Organized by CYRG, the race features America’s oldest active racing yacht, the 1888 Elf. Restored to historically accurate condition and re-launched in 2008, Elf is a Lawley-built 30-foot class cutter. Elf pioneered offshore yacht cruising in 1893 by being the first small craft to race round-trip from Marblehead, Mass. to Halifax, N.S.

“It’s very unusual to see a single classic yacht on any given day, so watching a fleet of them sailing away from the anchorage and into St. Michaels is an incredible experience,” said CYRG President and Elf skipper Rick Carrion.

The event begins at 8:00 a.m. at the Eastport Yacht Club, where spectators can watch the fleet depart Annapolis against the scenic background of the U.S. Naval Academy. The race can be seen as it crosses the Chesapeake Bay to the Eastern Shore and into the Eastern Bay, and the Miles River.

The race concludes at the Chesapeake Bay Maritime Museum, where onlookers will greet the fleet of classic racing yachts as they arrive along CBMM’s Miles River waterfront, anchoring off in Fogg’s Cove. The race ends when all captains have rowed to shore, and signed the race log on land.

To see a documentary and race footage of the Elf Classic, go to bit.ly/ElfClassic. To register a yacht for the race, download a complete registration package at cyrg.org, or contact CYRG’s Rick Carrion at cyrg.elf@gmail.com or at 443-566-2212. The racing fleet is limited, with early registration recommended, giving preference to wooden, classic, and traditional yachts.

CYRG is a non-profit, member organization dedicated to the preservation of maritime heritage through the maintenance and operation of Elf. She was designed by George Lawley & Sons of South Boston, Mass., and built in 1888 for William H. Wilkinson. Over the warmer months, she can be seen dockside at CBMM, and under sail along the Miles River and Chesapeake Bay.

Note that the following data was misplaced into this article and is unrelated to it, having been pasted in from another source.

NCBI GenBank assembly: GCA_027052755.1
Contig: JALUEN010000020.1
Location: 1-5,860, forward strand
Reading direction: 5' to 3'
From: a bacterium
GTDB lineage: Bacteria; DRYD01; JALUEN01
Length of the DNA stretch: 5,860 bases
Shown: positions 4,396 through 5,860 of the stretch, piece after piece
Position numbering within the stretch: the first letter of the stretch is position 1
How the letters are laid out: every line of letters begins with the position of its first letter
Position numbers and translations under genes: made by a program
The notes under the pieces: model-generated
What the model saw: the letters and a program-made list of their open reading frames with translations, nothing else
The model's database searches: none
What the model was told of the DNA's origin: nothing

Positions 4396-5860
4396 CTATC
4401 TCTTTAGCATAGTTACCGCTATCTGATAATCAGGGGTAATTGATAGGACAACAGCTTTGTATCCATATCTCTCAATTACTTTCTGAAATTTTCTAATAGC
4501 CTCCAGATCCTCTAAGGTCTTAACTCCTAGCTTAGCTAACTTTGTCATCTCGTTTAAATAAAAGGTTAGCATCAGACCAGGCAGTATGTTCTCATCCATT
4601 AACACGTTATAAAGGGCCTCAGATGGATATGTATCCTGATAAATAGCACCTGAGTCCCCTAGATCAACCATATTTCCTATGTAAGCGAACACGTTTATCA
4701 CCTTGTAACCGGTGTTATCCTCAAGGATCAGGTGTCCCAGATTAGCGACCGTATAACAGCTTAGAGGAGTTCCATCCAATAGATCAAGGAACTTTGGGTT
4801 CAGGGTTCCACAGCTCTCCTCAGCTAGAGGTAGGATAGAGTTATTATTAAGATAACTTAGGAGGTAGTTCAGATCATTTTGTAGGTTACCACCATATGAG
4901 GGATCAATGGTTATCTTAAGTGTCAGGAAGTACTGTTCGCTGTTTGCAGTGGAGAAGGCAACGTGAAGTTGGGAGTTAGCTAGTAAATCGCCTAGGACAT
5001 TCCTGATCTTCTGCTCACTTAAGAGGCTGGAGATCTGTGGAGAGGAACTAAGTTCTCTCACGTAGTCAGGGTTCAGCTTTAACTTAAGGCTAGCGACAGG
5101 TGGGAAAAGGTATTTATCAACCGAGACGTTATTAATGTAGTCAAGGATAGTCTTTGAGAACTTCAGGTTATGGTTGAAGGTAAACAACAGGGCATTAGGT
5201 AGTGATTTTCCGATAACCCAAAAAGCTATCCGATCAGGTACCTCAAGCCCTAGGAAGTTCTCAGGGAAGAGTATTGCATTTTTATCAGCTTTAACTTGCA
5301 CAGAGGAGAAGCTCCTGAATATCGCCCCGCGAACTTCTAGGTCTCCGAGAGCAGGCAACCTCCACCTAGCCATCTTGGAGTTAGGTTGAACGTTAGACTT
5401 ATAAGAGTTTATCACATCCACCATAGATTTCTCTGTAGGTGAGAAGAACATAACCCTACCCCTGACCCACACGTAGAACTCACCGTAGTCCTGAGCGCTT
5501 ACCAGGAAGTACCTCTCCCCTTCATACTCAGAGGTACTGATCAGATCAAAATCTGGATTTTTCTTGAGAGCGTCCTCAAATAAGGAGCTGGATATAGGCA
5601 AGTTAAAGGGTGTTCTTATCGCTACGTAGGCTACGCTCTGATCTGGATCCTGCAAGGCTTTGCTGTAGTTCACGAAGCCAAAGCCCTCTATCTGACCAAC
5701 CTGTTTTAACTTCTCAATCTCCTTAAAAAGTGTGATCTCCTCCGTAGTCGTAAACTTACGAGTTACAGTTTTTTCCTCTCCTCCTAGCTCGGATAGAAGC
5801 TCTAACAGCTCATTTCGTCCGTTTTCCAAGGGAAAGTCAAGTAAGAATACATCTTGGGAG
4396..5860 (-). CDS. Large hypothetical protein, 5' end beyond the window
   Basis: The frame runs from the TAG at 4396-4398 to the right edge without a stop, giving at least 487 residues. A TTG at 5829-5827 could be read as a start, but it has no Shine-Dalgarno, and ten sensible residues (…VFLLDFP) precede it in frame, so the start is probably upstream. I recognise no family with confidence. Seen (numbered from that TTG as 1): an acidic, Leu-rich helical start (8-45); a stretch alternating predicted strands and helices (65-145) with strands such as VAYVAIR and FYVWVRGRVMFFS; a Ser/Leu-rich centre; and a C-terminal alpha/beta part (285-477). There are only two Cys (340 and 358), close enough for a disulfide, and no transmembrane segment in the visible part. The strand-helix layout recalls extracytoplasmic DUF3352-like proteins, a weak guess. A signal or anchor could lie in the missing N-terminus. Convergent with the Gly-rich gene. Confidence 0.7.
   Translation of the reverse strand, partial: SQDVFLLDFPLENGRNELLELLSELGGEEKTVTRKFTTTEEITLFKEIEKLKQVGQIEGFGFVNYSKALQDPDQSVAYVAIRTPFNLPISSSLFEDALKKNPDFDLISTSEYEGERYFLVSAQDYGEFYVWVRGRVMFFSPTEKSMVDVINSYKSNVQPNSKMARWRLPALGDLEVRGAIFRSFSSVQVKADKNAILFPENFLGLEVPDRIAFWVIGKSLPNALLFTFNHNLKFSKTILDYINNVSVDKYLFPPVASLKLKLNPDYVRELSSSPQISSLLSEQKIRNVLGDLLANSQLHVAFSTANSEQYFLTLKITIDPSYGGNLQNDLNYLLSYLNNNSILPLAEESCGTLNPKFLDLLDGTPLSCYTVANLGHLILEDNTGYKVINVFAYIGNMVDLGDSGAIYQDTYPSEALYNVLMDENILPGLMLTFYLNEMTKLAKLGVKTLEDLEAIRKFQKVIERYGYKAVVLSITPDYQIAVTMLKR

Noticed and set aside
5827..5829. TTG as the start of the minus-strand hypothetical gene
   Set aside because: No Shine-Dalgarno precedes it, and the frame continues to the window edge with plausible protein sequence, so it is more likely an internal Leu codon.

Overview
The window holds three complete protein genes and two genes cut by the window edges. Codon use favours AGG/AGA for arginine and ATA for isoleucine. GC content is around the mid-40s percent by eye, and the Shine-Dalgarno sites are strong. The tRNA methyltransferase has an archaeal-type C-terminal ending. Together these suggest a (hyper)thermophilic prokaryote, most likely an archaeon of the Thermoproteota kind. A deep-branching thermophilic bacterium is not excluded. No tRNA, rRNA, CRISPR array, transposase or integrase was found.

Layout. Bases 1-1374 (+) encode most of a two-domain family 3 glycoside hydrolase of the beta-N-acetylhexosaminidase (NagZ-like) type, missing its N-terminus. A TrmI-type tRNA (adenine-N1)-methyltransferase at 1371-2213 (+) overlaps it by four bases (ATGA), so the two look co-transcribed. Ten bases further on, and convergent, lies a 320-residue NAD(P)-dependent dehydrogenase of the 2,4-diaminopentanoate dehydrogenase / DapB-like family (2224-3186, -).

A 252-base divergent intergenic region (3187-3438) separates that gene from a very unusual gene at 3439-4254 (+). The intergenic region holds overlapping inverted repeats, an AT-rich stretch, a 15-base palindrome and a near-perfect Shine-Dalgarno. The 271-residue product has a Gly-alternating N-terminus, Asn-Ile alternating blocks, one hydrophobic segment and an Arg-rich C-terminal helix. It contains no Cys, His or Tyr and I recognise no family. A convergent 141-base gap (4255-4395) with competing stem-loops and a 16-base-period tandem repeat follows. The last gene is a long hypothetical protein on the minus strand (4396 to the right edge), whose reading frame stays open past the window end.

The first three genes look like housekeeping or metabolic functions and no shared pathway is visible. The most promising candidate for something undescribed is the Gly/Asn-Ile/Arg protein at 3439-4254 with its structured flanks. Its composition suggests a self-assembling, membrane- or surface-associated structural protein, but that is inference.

Established in 1965, the Chesapeake Bay Maritime Museum is a world-class maritime museum dedicated to preserving and exploring the history, environment and people of the entire Chesapeake Bay, with the values of relevancy, authenticity, and stewardship guiding its mission. Serving more than 70,000 guests each year, CBMM’s campus includes a floating fleet of historic boats and 12 exhibition buildings and historic structures. For more information, visit cbmm.org.

 

#####

PHOTOS:

“CBMM_ElfClassic1_May2018.jpg”
“CBMM_ElfClassic2_May2018.jpg”

“CBMM_ElfClassic3_May2018.jpg”
The 1888 racing yacht Elf, shown here, is the flagship for the 8th Annual Elf Classic Yacht Race, which takes place on Saturday, May 12, 2018, departing from Eastport Yacht Club in Annapolis to the Chesapeake Bay Maritime Museum in St. Michaels, Md. The annual race includes a fleet of antique and classic sailing yachts, with registration and more information at cyrg.org. Elf is a Lawley-built 30-foot class cutter that pioneered off-shore yacht cruising in 1893 by being the first small craft to cruise round-trip from Marblehead, Mass to Halifax, N.S. During the warmer months, she can be seen under sail on the Miles River or dockside at the Chesapeake Bay Maritime Museum in St. Michaels, Md.